Reena is a young Indian American lesbian who lives and works in New York. Her sister Sarita, who is happily married, discovers that she is infertile. Reena offers to be a surrogate mother ...
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David De Simone
In Sancharram ("The Journey"), Kiran is mortified by her growing lesbian desire for the effervescent Delilah, in an idyllic Indian village where arranged marriage is the only acceptable form of coupling.
Ligy J. Pullappally
Suhasini V. Nair,
Reena is a young Indian American lesbian who lives and works in New York. Her sister Sarita, who is happily married, discovers that she is infertile. Reena offers to be a surrogate mother for her sister's baby, hoping to improve her relationship with their mother, who disapproves of Reena's sexual orientation. Reena has second thoughts when her girlfriend Lisa feels left out. Written by
Director and co-writer Nisha Ganatra stepped into the lead role of Reena after the actress originally cast in the role quit the production shortly before filming began. See more »
Sarita, the probabilty of you getting on a motorcycle is the same probability of Shiva having a penis.
Shiva does have a penis. Shiva's a man.
No he's not. Everyone knows all Hindu Gods are genderless.
Sarita (calling up her mother):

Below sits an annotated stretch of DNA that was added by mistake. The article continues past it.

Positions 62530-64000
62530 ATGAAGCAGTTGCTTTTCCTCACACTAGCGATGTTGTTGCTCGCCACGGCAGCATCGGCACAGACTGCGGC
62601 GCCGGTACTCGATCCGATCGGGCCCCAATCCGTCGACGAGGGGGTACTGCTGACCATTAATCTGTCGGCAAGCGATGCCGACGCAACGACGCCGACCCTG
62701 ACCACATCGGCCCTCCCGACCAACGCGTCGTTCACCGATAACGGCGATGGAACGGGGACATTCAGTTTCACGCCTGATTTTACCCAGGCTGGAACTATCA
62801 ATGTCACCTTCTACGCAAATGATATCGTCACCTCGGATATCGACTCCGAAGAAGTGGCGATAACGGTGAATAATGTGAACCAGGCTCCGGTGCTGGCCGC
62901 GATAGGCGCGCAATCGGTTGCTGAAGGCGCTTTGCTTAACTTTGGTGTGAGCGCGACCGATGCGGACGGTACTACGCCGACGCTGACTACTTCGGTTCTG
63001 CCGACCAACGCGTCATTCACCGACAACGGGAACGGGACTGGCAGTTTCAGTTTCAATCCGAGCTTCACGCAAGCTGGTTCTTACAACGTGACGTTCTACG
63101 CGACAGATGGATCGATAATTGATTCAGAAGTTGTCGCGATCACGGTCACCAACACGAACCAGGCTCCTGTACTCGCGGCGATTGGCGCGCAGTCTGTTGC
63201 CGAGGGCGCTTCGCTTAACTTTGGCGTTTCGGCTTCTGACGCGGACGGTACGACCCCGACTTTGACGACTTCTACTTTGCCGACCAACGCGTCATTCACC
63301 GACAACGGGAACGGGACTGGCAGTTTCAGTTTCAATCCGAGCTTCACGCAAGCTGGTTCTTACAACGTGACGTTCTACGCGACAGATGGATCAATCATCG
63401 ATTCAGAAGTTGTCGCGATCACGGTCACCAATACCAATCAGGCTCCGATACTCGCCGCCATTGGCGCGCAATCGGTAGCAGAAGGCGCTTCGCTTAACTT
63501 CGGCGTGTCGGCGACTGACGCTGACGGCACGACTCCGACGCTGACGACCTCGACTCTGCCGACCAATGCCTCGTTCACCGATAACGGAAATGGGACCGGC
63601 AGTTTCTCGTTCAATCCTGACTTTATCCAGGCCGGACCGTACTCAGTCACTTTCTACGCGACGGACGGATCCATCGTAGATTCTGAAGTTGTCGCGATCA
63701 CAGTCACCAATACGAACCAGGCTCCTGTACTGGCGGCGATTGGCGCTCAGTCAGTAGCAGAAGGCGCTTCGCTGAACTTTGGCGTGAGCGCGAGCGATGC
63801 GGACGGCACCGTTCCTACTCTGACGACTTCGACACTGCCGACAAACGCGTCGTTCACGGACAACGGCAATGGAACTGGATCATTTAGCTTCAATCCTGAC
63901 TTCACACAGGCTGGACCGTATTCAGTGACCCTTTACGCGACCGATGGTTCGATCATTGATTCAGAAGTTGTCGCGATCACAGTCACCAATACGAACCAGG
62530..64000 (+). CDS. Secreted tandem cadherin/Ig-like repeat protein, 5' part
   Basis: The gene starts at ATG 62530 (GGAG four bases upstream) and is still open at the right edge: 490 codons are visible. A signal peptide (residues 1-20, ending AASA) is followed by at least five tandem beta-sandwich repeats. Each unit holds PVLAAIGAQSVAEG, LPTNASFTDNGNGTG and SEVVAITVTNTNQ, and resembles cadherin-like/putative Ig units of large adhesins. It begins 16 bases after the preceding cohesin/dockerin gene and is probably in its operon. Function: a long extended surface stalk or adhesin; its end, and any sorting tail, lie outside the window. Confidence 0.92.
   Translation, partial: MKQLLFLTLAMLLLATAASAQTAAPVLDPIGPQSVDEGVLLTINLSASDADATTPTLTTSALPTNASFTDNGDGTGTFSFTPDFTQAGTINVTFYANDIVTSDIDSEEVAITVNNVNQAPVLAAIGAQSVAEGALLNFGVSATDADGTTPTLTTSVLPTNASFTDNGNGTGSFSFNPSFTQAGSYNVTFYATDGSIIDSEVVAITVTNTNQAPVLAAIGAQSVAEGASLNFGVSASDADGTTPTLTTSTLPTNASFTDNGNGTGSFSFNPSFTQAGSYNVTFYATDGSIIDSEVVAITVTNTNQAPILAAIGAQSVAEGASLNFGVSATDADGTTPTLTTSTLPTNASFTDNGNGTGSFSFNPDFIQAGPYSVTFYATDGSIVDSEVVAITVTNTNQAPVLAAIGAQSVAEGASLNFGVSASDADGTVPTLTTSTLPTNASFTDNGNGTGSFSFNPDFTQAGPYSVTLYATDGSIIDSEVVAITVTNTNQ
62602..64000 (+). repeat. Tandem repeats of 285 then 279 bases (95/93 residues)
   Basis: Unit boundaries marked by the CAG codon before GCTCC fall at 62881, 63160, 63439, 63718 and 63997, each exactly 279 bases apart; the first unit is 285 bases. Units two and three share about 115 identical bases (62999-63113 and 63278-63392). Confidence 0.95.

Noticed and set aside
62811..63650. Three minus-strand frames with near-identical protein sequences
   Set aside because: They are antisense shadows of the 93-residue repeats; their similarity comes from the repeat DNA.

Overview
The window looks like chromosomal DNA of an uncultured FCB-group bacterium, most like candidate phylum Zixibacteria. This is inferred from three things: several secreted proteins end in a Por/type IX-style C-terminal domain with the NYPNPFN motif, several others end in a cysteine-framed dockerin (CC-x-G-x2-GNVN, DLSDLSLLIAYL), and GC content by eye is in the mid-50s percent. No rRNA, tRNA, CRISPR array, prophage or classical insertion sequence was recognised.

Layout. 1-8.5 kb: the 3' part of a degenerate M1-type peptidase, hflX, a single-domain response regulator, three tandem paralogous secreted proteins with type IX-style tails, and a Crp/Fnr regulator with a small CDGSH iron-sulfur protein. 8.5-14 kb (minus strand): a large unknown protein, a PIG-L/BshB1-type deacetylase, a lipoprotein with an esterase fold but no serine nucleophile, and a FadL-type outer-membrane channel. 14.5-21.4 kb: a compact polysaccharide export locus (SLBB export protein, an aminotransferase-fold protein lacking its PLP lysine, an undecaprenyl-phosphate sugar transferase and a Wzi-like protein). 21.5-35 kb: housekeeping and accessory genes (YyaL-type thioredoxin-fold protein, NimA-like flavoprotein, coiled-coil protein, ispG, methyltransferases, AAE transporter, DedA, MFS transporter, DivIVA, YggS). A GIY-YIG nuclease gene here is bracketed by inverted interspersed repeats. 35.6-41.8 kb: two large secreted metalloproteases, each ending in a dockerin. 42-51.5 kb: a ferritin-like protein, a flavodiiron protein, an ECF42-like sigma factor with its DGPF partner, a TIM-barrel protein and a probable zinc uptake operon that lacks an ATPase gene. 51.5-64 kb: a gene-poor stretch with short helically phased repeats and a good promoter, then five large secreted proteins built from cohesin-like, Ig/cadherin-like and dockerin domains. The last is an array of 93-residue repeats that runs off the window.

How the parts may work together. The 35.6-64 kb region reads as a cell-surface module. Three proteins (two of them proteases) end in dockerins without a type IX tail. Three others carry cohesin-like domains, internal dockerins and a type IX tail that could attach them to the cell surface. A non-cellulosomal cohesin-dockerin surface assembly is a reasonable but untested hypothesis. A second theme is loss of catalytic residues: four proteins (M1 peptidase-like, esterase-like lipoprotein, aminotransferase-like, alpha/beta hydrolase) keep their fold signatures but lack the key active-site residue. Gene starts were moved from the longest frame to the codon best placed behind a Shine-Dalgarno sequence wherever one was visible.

Hi Mom. Shiva's a man, right?...And that would imply that He has a penis, right?...(To Mitch) Yes!
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What really stands out about Chutney Popcorn is the sense of humor that persists through an emotional plot, and this gives it a good degree of realism. Even as the family is falling apart, one can still laugh at their quirks. Life, and the funny moments that define it, goes on for these people. The humor transforms this film from the overdone melodrama it could have been into a sweet and convincing story.
The realistic quality of this film is what makes it so wonderful, in my opinion. The characters are really genuine human beings who talk like real people instead of actors with a script. There aren't any gaping plot holes or implausible events. There's plenty of lesbian humor that you don't have to be part of the gay culture to understand, and the family's Indian heritage has its parallels in any family's cultural background. The camerawork, acting, everything pretty much makes the film down to earth and real. The movie was a bit slow at times (the plot isn't really conducive to a lot of action) but it held my attention.
If you're a fan of movies about people and family, go see this! Expect more character-based humor than slapstick - it's not so much a comedy as a story that happens to have funny moments. Check this movie out, it's a lot of fun.
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